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Innovation

Is 2012 set to be the year of quad-core mobiles?

Dual-core chips are so 2011...
Written by Natasha Lomas, Contributor on

Dual-core chips are so 2011...

Asus Eee Pad Transformer Prime: Quad-core tablet

The Asus Eee Pad Transformer Prime packs a quad-core mobile chipsetPhoto: Asus

The days of boasting about your dual-core mobile could be numbered: 2012 has been christened the year of the quad-core phone, according to Juniper Research.

Top-end mobile hardware landing next year will be packing quad-core chips, the analyst predicts.

Juniper said the chips not only offer a performance bump to mobile users - thanks to more efficient multitasking enabling devices to better handle multiple threads at once - but can also lead to improved battery life, since each core can run at a relatively low clock speed.

Gaming applications are likely to benefit most from quad-core chips, according to Juniper, with quad-core chips enabling developers to add more realistic effects to games and pushing mobile devices closer to the experienced offered by dedicated games consoles.

Javascript and Flash will also run faster on a quad-core device, the analyst said, allowing developers to create more graphics- and script-heavy apps and pages.

Other wireless predictions for 2012 from the analyst include mobile coupons to drive the m-commerce market, and that 2012 will see "high profile" malware attacks on mobile devices.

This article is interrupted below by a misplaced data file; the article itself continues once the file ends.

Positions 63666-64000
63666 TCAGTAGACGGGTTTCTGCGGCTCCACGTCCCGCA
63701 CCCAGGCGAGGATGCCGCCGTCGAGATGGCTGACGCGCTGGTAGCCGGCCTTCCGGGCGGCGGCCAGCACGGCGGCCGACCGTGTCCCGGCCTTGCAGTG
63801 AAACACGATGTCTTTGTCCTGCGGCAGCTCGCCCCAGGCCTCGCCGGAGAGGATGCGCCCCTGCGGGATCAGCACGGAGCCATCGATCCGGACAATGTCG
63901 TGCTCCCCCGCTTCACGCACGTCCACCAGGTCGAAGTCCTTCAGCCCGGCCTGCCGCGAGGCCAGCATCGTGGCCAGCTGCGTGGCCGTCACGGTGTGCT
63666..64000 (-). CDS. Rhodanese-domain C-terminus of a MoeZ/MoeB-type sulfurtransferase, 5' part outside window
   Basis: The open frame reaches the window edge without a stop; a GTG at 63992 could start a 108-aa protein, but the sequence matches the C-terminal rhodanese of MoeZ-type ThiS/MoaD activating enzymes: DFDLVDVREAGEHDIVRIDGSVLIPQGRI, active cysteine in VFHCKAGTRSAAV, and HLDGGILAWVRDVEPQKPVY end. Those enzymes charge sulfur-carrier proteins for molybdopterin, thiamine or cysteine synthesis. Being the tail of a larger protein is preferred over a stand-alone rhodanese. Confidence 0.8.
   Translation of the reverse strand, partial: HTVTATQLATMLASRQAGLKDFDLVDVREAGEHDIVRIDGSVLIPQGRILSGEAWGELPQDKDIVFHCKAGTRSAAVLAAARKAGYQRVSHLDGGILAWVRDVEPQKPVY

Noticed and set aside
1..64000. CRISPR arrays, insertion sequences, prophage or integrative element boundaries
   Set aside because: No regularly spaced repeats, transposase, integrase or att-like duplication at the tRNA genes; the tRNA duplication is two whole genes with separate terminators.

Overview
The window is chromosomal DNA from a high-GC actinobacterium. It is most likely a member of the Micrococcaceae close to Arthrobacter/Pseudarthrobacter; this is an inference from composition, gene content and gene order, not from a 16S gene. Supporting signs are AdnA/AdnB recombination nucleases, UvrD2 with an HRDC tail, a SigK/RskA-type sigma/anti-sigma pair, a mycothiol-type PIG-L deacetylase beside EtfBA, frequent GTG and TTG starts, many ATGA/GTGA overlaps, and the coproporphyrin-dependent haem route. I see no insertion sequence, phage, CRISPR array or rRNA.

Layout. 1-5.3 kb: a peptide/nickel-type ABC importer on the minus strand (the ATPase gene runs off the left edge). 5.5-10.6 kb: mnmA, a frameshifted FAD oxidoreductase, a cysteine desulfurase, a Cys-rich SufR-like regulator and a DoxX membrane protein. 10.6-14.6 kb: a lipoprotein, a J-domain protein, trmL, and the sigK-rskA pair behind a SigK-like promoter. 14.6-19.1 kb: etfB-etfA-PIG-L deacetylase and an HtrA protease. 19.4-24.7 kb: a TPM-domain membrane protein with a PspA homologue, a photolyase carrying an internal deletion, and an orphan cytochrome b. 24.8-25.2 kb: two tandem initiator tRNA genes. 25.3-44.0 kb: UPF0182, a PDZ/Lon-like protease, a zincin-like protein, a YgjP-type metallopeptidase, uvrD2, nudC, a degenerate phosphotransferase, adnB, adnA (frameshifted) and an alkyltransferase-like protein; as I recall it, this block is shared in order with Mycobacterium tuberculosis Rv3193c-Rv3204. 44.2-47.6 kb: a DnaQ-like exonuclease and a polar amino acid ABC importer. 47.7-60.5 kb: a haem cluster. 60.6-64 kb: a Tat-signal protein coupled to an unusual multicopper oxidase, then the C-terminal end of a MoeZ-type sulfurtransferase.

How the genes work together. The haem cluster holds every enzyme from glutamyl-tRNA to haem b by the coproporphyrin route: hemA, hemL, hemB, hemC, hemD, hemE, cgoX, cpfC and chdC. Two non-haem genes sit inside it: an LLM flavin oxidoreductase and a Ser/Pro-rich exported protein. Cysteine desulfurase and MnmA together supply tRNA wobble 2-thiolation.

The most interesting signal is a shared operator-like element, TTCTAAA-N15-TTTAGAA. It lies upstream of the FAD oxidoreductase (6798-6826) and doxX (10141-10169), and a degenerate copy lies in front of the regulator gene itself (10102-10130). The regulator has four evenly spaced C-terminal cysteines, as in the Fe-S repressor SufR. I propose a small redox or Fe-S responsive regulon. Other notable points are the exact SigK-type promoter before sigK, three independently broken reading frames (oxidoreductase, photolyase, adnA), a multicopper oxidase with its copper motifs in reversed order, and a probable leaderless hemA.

Most of the best-known smartphone OSes are ready for the advent of quad-core: Google's Android, Apple's iOS and RIM's BlackBerry Tablet OS (and BlackBerry 10) all support multicore CPUs. Microsoft's Windows Phone operating system does not currently support multicore chips but is expected to add support for dual-cores next year.

"If a software platform supports two cores, it should be able to support four. However, to get the most out of the software, the OS will need to be optimised for quad-core chipsets, which is why chip vendors work very closely with the platform providers," Nick Dillon, analyst at Ovum, told silicon.com.

Tablets vs smartphones

Taiwanese kit-maker Asus has already unveiled a quad-core tablet – the Asus Eee Pad Transformer Prime (pictured below) is powered by an Nvidia Tegra 3 chip. The Android tablet-cum-laptop which features a detachable Qwerty keyboard is not yet launched in the UK but is expected to hit these shores in January.

Chipmaker Qualcomm has also added a quad-core chip to its Snapdragon mobile chipset - telling silicon.com earlier this year that such 4x chipsets are first and foremost "a platform for tablets".

"At this point in time, quad-core implies a performance that we see first of all in the tablet segment, but the market for smartphones is evolving so rapidly that it is possible to predict that these [quad-core chips] will come to the smartphone later on," Enrico Salvatori, senior VP of Qualcomm Europe, told silicon.com back in April.

Quad-core mobiles and tablets may be about to hit the mainstream, but are users crying out for them? Ovum's Dillon is not convinced.

"The more important question is do we actually need [quad-core]? 1Ghz single core processors - two-year old technology - provide ample power for the majority of users and, outside of gaming, there aren't many applications which demand the power which quad-core processors deliver. It does seem, for the moment at least, that that processor power is overshooting demand," he said.

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